TAIP provides screening, assessment, case management, referral, and counseling services for offenders who are supervised by West Texas CSCD. An offender is eligible for TAIP if they are indigent and are determined to be in need of substance abuse services. TAIP clinically screens all newly probated offenders who are court ordered to the supervision of our department using the Clinical Management of Behavioral Health Services (CMBHS). If an offender is chemically dependent based on the outcome of the clinical referred to the appropriate referral which can include residential, intensive outpatient and supportive outpatient.
The West Texas Behavioral Health Residential Treatment Facility (WTBHRTC) is a multi-phased comprehensive treatment program that offers an array of psych-education classes and counseling services to address identified resident needs such as substance abuse treatment, development of cognitive and life skills, stress/anger management, and assistance with education and employment referrals to offenders with underlying factors such as alcohol and drug abuse that may contribute to criminal activity. Upon entry into the program, residents will be clinically assessed using the Clinical Management for Behavioral Health Services (CMBHS) to determine his/her substance abuse level and mental health treatment needs.
The mission of the Domestic Violence Caseload is to provide increased accountability for domestic violence offenders, a therapeutic component to address the violence, and increase public safety for victims of these offenders. Offenders receive appropriate counseling services and supervision based on the outcome of Clinical Management of Behavioral Health Services (CMBHS) evaluation.
The goal of the Child Abuse Caseload is to provide intensive treatment services to offenders while addressing the criminogenic needs of the offender in order to prevent the incidence of further child abuse and/or maltreatment. The goal is achieved by utilizing an intensive approach to the problems, developing a comprehensive focus on the problems and cultivating a plan which is flexible to the criminogenic needs of the individual offender. By adopting these strategies, offenders can address their parenting problems and empower them to use basic tools needed to succeed in everyday life.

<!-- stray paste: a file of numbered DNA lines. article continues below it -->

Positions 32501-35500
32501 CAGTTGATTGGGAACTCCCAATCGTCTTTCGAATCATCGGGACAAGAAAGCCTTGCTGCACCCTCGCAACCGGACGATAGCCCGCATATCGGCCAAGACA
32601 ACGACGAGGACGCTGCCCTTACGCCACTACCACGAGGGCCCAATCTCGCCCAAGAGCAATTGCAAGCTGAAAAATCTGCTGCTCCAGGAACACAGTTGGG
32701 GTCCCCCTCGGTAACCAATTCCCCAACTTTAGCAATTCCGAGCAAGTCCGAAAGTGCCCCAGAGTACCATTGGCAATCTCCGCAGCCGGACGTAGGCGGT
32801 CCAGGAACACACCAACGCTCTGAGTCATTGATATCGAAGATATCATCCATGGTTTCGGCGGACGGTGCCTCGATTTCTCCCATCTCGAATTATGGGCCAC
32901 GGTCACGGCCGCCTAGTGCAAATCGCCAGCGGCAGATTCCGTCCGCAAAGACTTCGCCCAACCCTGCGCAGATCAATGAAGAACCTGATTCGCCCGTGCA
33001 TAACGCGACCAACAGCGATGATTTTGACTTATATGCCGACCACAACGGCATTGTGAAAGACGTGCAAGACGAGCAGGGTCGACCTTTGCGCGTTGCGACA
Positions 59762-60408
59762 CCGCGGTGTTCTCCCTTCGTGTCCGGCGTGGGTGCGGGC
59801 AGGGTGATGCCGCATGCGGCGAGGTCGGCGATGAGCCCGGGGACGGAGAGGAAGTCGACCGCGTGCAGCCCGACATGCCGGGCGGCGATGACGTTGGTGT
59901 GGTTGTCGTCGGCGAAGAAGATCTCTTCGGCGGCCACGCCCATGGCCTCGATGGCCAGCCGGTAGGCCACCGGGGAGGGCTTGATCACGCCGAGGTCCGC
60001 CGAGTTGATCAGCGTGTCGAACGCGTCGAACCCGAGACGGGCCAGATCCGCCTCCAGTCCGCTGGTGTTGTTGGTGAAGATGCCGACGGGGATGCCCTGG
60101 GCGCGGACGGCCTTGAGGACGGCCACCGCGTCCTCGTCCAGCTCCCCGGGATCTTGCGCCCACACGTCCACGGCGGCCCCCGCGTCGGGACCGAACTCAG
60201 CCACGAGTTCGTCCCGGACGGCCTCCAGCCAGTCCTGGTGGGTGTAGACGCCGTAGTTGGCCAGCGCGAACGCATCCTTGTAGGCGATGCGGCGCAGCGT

The Substance Abuse Caseload provides specialized supervision for offenders sentenced to probation, who have been identified by the courts or community supervision officers as being high risk. The mission of the Substance Abuse Caseload is to treat these offenders by offering a continuum of care and intensive case management ranging from screening and assessment to acquiring competencies in problem-solving, anger management, understanding the impact of their behavior on others, and ultimately changing addictive thinking and behavior.
The mission of the SAFPF Re-Entry Court is to promote a drug free existence for offenders in El Paso County. Eligible clients for the SAFPF Re-Entry Court are male and female offenders coming from the Substance Abuse Felony Punishment Facility or those that may be sanctioned into the facility due to noncompliance with their conditions of probation. Unlike other Drug Courts, the SAFPF Re-Entry Court does accept violent offenders. The goal is to increase the positive long-term offender changes through the provision of post-residential services.
The 346th District Court under the direction of the Honorable Angie Juarez Barill has the Veterans Court. This program provides a means to divert eligible Veteran and active service participants from the traditional criminal justice system and provide them support and rehabilitation through comprehensive substance abuse and/or mental health treatment, education, vocational programs and community resource referrals for housing, childcare, and transportation all while being judicially monitored. The Veterans Court is made up of an extensive collaboration of dedicated partners including criminal justice, federal Veteran agencies, and local community veteran's organizations. The target population includes military veterans or active service members who have been charged with felony criminal offense(s) and who are identified with substance dependency and/or serious mental health issues.